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dc.contributor.authorToth, Edward
dc.date.accessioned2019-07-12T04:12:19Z
dc.date.available2019-07-12T04:12:19Z
dc.date.issued2018-07-24
dc.identifier.urihttp://hdl.handle.net/2123/20713
dc.description.abstractPointwise anomaly detection and change detection focus on the study of individual data instances however group deviation research involves groups or collections of observations. Data instances are inherently clustered into groups and groups that deviate from the expected pattern are important in applications such as high energy particle physics to healthcare collusion. Group deviation detection techniques result in novel research discoveries, mitigation of risks, prevention of malicious collaborative activities and other interesting explanatory insights. In particular, static group anomaly detection is the process of identifying groups that are not consistent with regular group patterns while dynamic group change detection assesses significant differences in the state of a group over a period of time. Since both group anomaly detection and group change detection share fundamental ideas, this thesis provides a clearer and deeper understanding of group deviation detection research in static and dynamic situations. There are many ways to approach the problem of detecting groups that deviate from the expected pattern. One way to detect group deviations involves characterising regular group behaviours by certain features then applying traditional detection methods. For static group anomaly detection with image applications, we focus on directly applying discriminative machine learning models to detect anomalous groups using deep generative models. Whereas in the application of dynamic group change detection, we formulate an algorithm that sequentially detects statistically significant deviations (abrupt change-points) in a variety of statistical properties of a group monitored over time. We further discuss the advantages and limitations of our proposed methods for detecting group deviations for different scenarios.en_AU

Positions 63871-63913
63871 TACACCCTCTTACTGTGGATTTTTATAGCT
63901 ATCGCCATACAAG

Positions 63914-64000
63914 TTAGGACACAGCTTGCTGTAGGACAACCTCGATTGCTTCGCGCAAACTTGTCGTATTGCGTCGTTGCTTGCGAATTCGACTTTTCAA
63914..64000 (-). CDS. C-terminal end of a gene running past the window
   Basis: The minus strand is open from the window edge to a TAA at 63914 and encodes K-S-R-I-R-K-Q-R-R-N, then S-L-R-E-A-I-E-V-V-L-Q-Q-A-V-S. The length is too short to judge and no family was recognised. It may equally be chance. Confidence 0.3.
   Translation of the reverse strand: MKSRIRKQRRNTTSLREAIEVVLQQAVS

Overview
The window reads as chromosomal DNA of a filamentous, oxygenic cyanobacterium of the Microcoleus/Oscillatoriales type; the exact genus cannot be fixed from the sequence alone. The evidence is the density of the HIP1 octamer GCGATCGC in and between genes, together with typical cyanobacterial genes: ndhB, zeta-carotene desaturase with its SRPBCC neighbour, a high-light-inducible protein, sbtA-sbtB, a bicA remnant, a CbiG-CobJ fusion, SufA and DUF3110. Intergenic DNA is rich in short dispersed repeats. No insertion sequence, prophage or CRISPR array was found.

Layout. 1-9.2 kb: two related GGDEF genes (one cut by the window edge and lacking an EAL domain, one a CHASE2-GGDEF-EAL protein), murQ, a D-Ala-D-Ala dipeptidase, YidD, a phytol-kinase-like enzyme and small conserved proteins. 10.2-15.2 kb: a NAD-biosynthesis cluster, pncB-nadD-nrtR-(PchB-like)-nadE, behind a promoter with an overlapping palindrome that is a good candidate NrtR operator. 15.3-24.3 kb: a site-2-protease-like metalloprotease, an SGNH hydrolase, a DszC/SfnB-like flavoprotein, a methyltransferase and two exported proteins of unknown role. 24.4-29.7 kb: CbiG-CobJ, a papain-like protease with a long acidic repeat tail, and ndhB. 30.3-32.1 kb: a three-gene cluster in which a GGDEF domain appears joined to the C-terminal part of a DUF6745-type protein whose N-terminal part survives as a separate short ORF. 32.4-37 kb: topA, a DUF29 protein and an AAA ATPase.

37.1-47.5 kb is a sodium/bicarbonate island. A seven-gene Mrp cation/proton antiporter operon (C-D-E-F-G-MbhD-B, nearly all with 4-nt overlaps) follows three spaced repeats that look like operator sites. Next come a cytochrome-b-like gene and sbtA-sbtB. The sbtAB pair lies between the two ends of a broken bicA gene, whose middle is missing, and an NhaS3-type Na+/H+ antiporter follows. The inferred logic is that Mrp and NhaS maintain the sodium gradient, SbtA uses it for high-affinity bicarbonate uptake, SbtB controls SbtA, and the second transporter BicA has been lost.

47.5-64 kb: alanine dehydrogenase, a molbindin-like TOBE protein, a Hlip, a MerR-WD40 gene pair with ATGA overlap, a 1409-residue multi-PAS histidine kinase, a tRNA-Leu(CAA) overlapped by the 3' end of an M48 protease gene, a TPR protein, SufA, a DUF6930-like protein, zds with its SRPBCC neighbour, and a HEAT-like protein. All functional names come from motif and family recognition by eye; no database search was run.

dc.publisherUniversity of Sydneyen_AU
dc.publisherFaculty of Engineeringen_AU
dc.publisherSchool of Computer Scienceen_AU
dc.rightsThe author retains copyright of this thesis. It may only be used for the purposes of research and study. It must not be used for any other purposes and may not be transmitted or shared with others without prior permission.en_AU
dc.subjectgroupen_AU
dc.subjectanomalyen_AU
dc.subjectdetectionen_AU
dc.subjectdeviationen_AU
dc.titleDetecting Group Deviationsen_AU
dc.typePhD Doctorateen_AU
dc.type.pubtypeDoctor of Philosophy Ph.D.en_AU
dc.description.disclaimerAccess is restricted to staff and students of the University of Sydney . UniKey credentials are required. Non university access may be obtained by visiting the University of Sydney Library.en_AU


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